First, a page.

MySQL is one of the most popular open-source and large-scale RDBMS systems out there. Unlike SQLite, it employs a server/client architecture that consists of a multi-threaded SQL server. This multi-threaded nature of MySQL allows for greater performance as the kernel threads can easily utilize multiple CPUs. The database is written in C and C++ and supports various platforms like Windows Server Operating Systems and Linux distros like RHEL 7 and Ubuntu. It also adheres to the ACID system for transaction consistency and provides various Connectors and APIs like C, C++, Java, PHP, etc.

Scalability, security, and replication are some of the key features that make MySQL one of the most popular choices in enterprise applications:

  • Security features include MySQL Access Privilege System, which provides user authentication, user account management system,  and encrypted connections using SSL.
  • MySQL offers replication from master to slave and master to master which can prove useful while scaling out reads, useful as a backup solution or even failover scenarios in case of downtime. MySQL also has commercial products that have more extensive features.
  • The MySQL Enterprise edition, for example, has additional features like MySQL Transparent Data Encryption (TDE), MySQL Enterprise Backup, and MySQL document store.
  • MySQL also offers an embedded multi-threaded library which provides a smaller footprint for use in embedded and IoT systems.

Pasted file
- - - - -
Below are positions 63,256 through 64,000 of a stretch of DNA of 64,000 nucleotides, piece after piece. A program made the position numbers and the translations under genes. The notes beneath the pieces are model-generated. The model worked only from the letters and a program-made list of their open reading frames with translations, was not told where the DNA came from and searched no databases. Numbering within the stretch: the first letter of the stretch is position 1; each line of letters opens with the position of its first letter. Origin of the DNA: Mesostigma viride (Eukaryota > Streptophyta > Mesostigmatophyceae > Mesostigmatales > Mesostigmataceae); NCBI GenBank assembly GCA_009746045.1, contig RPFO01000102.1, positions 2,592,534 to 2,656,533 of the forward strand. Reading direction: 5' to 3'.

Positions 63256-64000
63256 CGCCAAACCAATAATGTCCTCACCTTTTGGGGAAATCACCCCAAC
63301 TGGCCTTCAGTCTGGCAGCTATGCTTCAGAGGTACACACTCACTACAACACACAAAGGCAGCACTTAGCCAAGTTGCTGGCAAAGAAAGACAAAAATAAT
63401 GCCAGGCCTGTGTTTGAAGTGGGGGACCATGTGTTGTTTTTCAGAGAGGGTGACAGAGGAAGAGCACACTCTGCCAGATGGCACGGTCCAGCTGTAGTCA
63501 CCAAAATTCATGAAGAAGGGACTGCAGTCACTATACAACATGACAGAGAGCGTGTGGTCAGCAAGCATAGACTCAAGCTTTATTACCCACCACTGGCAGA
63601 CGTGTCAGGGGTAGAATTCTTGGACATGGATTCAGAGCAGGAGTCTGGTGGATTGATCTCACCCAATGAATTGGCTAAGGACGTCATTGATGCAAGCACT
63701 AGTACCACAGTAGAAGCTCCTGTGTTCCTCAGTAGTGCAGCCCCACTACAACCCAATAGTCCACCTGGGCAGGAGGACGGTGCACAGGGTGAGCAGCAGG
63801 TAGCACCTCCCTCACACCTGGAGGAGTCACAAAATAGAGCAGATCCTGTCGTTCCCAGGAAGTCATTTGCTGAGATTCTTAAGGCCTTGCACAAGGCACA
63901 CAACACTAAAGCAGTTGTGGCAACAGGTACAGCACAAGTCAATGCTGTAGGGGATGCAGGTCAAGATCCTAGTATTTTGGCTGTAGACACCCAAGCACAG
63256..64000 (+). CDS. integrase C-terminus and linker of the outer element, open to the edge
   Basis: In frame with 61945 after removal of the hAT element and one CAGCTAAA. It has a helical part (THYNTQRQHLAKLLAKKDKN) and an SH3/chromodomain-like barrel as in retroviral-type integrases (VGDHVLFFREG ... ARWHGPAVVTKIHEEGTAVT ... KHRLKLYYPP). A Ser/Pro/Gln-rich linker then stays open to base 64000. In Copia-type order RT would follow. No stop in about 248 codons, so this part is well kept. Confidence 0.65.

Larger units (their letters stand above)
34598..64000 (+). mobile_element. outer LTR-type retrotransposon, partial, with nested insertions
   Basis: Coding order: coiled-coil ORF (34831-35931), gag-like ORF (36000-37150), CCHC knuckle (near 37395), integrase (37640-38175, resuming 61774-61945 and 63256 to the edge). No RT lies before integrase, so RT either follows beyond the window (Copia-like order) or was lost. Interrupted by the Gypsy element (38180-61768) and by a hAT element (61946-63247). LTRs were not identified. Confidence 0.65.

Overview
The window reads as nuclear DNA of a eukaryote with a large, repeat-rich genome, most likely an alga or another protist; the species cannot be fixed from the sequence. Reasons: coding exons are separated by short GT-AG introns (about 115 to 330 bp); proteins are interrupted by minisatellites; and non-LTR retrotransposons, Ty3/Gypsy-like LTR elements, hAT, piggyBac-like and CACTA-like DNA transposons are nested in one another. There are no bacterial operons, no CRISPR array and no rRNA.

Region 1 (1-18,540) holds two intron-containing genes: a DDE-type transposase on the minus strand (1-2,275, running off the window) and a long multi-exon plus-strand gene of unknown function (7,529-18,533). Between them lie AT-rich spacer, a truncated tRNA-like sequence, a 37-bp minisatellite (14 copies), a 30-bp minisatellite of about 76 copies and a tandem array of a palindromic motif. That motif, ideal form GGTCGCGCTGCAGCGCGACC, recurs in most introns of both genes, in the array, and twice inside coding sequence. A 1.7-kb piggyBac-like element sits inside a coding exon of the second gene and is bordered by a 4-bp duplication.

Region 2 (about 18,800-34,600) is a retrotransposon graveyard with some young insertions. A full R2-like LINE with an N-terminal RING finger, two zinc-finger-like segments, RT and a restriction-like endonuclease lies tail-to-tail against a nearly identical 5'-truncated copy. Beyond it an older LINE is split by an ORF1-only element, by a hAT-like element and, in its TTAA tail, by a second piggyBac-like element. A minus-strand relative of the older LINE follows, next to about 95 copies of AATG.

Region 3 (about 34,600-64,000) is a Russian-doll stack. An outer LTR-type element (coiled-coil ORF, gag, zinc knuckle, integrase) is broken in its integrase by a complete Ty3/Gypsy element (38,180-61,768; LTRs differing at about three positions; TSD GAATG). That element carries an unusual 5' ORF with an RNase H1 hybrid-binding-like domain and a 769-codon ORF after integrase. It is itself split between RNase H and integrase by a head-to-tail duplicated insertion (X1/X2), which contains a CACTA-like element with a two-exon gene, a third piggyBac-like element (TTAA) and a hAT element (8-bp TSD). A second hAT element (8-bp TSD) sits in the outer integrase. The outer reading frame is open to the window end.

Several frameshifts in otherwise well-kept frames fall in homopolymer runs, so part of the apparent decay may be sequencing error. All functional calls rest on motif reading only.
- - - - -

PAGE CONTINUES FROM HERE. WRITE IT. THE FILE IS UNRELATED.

Apart from having several enterprise features, another major differentiation between MySQL and SQLite is MySQL's support for multi-user features. This, along with the enterprise features and scalability, makes it a perfect candidate for distributed applications.

MySQL holds an edge over PostgreSQL for simple read-heavy operations when it comes to throughput and performance. It is also much simpler to install and use and has a broader community compared to PostgreSQL.


As MySQL moves old data to a separate area called rollback segments, bulk INSERTs can have an adverse impact on performance. This is where PostgreSQL shines. It also does not work well with long-running SELECTs and is best suited to smaller SELECTs especially the ones covering clustered index. Some of the other disadvantages include a lack of full-text search and slow concurrent read-writes.


Overview and Features

PostgreSQL is an open-source object RDBMS with special emphasis on extensibility and standards compliance. Like MySQL, PostgreSQL uses a client/server database model and the server process that handles the client communications, manages the database files and operations, is known as the process.